Using isotopic analysis, they estimate that shrew feces deposited in N. lowii’s pitchers are a significant source of nitrogen for the plants...Tree shrews visit the plants to eat nectar that oozes from the bowl’s open lid, positioning themselves directly over the bowl
Nature, how about you evolve me a starship? I promise I'll provide it with nutrients.

Errrrr, maybe I'll just build it myself.

Also, this is at least my fourth post on toilets, and those are just the ones I've tagged. How disturbing.


Shushing Doom

According to space.com, the military is shushing incoming space objects:
A recent U.S. military policy decision now explicitly states that observations by hush-hush government spacecraft of incoming bolides and fireballs are classified secret and are not to be released, SPACE.com has learned.
I'd like to think they're trying to keep the location of orbiting platforms secret, but I know it's really a cover-up of a secret government program which has angered aliens previously posing as Gods who have sent a giant ball of explosives (posing as an asteroid) to wipe out our solar system and only an oddball team of four individuals (one carrying such an alien himself) can prevent the asteroid from hitting Earth by traveling to it and having their simple scheme fail while they'll still save the day with a more complex, 1 in a 1,000,000 chance scheme. Whew.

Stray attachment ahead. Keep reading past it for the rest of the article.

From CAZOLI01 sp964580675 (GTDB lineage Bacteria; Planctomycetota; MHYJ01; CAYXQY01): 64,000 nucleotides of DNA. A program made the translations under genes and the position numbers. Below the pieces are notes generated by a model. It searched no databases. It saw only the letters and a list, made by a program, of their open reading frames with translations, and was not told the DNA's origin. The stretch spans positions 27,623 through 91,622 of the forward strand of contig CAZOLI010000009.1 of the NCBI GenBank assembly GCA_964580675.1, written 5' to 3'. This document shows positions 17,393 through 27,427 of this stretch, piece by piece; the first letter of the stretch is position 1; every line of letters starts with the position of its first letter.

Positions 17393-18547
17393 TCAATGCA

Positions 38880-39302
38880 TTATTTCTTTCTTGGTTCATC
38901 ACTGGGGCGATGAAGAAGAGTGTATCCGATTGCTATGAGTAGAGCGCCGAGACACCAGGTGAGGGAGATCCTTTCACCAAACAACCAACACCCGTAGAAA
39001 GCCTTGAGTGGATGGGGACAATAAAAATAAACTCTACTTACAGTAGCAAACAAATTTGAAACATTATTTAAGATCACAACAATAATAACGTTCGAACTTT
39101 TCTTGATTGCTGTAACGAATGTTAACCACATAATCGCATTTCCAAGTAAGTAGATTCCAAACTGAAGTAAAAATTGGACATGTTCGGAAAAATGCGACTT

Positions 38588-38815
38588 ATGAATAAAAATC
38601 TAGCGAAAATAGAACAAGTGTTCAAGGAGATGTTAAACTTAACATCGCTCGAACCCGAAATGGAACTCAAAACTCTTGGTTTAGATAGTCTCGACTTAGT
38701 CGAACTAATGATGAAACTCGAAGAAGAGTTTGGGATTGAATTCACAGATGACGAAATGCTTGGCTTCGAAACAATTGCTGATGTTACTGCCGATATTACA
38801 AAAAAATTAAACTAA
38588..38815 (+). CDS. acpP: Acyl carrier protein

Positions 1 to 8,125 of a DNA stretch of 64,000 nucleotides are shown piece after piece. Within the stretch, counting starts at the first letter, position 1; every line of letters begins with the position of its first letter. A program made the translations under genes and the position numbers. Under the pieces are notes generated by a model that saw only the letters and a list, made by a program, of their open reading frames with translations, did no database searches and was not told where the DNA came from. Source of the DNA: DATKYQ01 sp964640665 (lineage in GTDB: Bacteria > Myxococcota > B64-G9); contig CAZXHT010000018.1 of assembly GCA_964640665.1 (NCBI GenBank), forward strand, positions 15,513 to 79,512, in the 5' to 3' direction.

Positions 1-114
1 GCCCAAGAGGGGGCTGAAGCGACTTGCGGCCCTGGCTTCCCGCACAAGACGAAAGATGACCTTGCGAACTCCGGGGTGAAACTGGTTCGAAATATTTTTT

Mixed Nuts

Sometimes you end up at the strangest pages on Wikipedia:
Modifying words like "fancy" or "choice" have not historically carried any legal meaning in the United States, and they remain absent from the current regulations.[1] In a 1915 federal case against "fancy mixed nuts" that were argued by competitors to be an inferior grade, U. S. v. 25 Bags of Nuts, N. J. No. 4329 (1915), the court declined to accept a trade standard.

Most Useful Undergraduate Classes

Today I was thinking about how small the knowledge intersection has been between my undergraduate courses and my jobs. I made a list of all the classes I found directly useful at either of my two jobs, and it was shockingly small.

Classes I found useful at my previous, finance job (in order of usefulness):

1.  6.111 - Digital Design Lab / FPGA-based design lab
2. 6.001 - Intro to ComSci with LISP

Classes I've found useful at my current, graduate school job (in order of usefulness):

1.  6.111 - Digital Design Lab, or FPGA-based design lab
2. 6.004 - Computation Structures, or Build a CPU
3. 6.002 - Intro to Circuit Design
4. 17.477 - Technology and Policy of Weapons Systems
5. 6.001 - Intro to ComSci with LISP
6. 6.041 - Intro Probability

I think a lot of the other classes I took, such as the math classes and signal processing courses, have had a large impact on how I think and approach problems, but I haven't used this knowledge directly in my day to day life. I was shocked that 6.046, my algorithms course, isn't on the list. I haven't used any of the important concepts from 6.046 in either of my jobs. Just the other day I wrote a one-liner for bubble sort when I needed to sort data.